Spring is approaching, and you know what that means- it’s Armory Week in New York! In addition to The Armory Show, the other fairs Volta, SPRING/BREAK, Art on Paper, NADA, Independent, and SCOPE are happening all around the city. Our team at Greenpointers created a road map highlighting some North Brooklyn artists and galleries that will be exhibiting throughout the week, along with when and where to catch them. Enjoy!
As the MTA’s planned 15-month suspension of L train service between Brooklyn and Manhattan draws near, all 200,000 daily riders of the L-pocalypse have been asking the same question: how will we get across the river? Brooklynites have been asking that question for generations, and personal ingenuity, along with municipal planning, has yielded several answers. All we can say for sure is that this is not the first time aggrieved Greenpointers have been up in arms over inadequate inter-borough transit. I’m just glad we don’t have to take a rowboat.
The rowboat commute was the first in a line increasingly efficient methods of getting from Greenpoint to Manhattan that includes horsecars, trollies, ferry services, elevated trains, and the dawn and growth of the subway. Step in, stand clear and read on for a history of transit in North Brooklyn. Continue reading →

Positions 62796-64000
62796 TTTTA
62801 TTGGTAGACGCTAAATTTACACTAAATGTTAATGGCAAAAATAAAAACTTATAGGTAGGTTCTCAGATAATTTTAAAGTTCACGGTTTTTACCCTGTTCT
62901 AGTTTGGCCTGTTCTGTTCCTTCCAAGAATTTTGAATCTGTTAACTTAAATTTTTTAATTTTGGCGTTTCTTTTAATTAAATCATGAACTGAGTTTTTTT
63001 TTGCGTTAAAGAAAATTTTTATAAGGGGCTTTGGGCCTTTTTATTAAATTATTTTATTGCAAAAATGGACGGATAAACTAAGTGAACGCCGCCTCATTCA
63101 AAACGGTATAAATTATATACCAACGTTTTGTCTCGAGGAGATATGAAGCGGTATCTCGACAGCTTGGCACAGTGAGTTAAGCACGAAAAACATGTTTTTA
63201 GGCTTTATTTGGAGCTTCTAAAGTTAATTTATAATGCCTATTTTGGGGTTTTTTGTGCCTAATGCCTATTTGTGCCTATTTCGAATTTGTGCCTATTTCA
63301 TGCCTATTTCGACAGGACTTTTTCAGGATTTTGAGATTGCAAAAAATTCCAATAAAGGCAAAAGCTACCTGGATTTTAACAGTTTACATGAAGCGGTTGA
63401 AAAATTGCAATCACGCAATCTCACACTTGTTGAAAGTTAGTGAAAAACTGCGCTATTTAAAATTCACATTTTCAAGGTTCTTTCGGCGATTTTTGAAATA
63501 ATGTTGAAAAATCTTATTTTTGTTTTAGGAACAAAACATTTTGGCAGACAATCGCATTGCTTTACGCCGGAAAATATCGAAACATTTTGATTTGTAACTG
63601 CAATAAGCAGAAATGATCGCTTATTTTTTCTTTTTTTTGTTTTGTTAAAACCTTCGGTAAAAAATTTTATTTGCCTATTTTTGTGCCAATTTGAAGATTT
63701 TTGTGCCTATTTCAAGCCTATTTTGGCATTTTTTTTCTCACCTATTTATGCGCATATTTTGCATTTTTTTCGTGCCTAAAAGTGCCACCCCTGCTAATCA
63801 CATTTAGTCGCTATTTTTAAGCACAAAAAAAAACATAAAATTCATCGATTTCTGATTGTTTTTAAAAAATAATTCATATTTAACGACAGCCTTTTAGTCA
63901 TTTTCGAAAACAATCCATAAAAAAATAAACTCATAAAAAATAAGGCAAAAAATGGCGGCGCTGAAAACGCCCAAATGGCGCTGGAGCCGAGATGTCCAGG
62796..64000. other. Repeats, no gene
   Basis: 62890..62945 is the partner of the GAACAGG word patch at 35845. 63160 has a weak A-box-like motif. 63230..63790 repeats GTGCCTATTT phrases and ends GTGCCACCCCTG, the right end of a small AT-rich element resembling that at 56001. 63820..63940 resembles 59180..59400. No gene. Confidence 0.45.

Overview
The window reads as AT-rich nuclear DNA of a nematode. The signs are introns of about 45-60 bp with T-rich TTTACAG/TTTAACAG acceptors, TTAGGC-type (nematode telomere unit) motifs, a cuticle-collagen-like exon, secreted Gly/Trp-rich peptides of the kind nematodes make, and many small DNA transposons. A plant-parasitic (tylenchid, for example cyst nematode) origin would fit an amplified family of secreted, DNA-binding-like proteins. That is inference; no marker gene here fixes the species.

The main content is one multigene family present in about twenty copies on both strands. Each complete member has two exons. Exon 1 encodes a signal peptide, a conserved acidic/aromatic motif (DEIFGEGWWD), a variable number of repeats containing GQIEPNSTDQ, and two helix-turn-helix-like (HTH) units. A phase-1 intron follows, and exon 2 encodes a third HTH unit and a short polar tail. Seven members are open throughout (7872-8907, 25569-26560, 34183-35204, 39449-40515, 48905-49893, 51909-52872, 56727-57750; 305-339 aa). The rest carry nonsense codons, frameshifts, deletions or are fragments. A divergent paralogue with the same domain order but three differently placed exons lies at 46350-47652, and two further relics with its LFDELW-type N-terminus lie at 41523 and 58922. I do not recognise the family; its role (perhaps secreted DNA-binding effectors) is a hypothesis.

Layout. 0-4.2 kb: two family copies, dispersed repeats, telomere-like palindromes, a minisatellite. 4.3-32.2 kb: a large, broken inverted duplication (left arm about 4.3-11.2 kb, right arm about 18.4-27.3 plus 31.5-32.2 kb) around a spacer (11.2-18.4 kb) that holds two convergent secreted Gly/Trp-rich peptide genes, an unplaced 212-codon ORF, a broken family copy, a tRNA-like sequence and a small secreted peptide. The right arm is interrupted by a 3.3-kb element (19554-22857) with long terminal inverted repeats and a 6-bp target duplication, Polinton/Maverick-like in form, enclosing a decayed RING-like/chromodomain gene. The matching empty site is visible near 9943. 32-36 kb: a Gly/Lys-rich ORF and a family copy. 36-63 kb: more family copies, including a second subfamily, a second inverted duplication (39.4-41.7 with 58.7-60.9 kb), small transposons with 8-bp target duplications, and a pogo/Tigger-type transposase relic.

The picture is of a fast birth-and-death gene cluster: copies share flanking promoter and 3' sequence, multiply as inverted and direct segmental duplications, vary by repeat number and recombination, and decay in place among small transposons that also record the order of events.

North Brooklyn Angels, a hyper-local, volunteer-powered, non-profit, mobile hunger program has spread its wings in the neighborhood. Built on the direct action of neighbors helping neighbors, North Brooklyn Angels is working to fight hunger, food insecurity, and poverty in North Brooklyn, and help build an equitable, diverse neighborhood. They have served over 16,000 hot meals since they began operating last June. Since January 2nd, North Brooklyn Angels has been cooking all of its meals in the newly opened commercial kitchen in the basement of Mount Carmel Hall.
North Brooklyn Angels is a small organization with deep local roots hoping to make a big impact. Executive Director Ryan Kuonen explains “The program was a dream of a Greenpoint old timer, Neil Sheehan. Born and raised here in a large Irish Catholic family, he has spent his life feeding people. He teamed up with local Episcopalian Pastor, John Merz, who was running a soup kitchen that was going to be displaced from its physical location. He has been a big part of Occupy Wall St & Hurricane Sandy relief efforts and was really motivated to be part of a mobile soup kitchen project.” Kuonen joined the project in 2016, and is the only full-time employee. Claudell Lewis, Alan Minor and Felice Kirby work part-time, and volunteers provide the rest of the energy, serving, cooking, and even driving North Brooklyn Angels’ beautiful blue truck, known as the “Angelmobile.”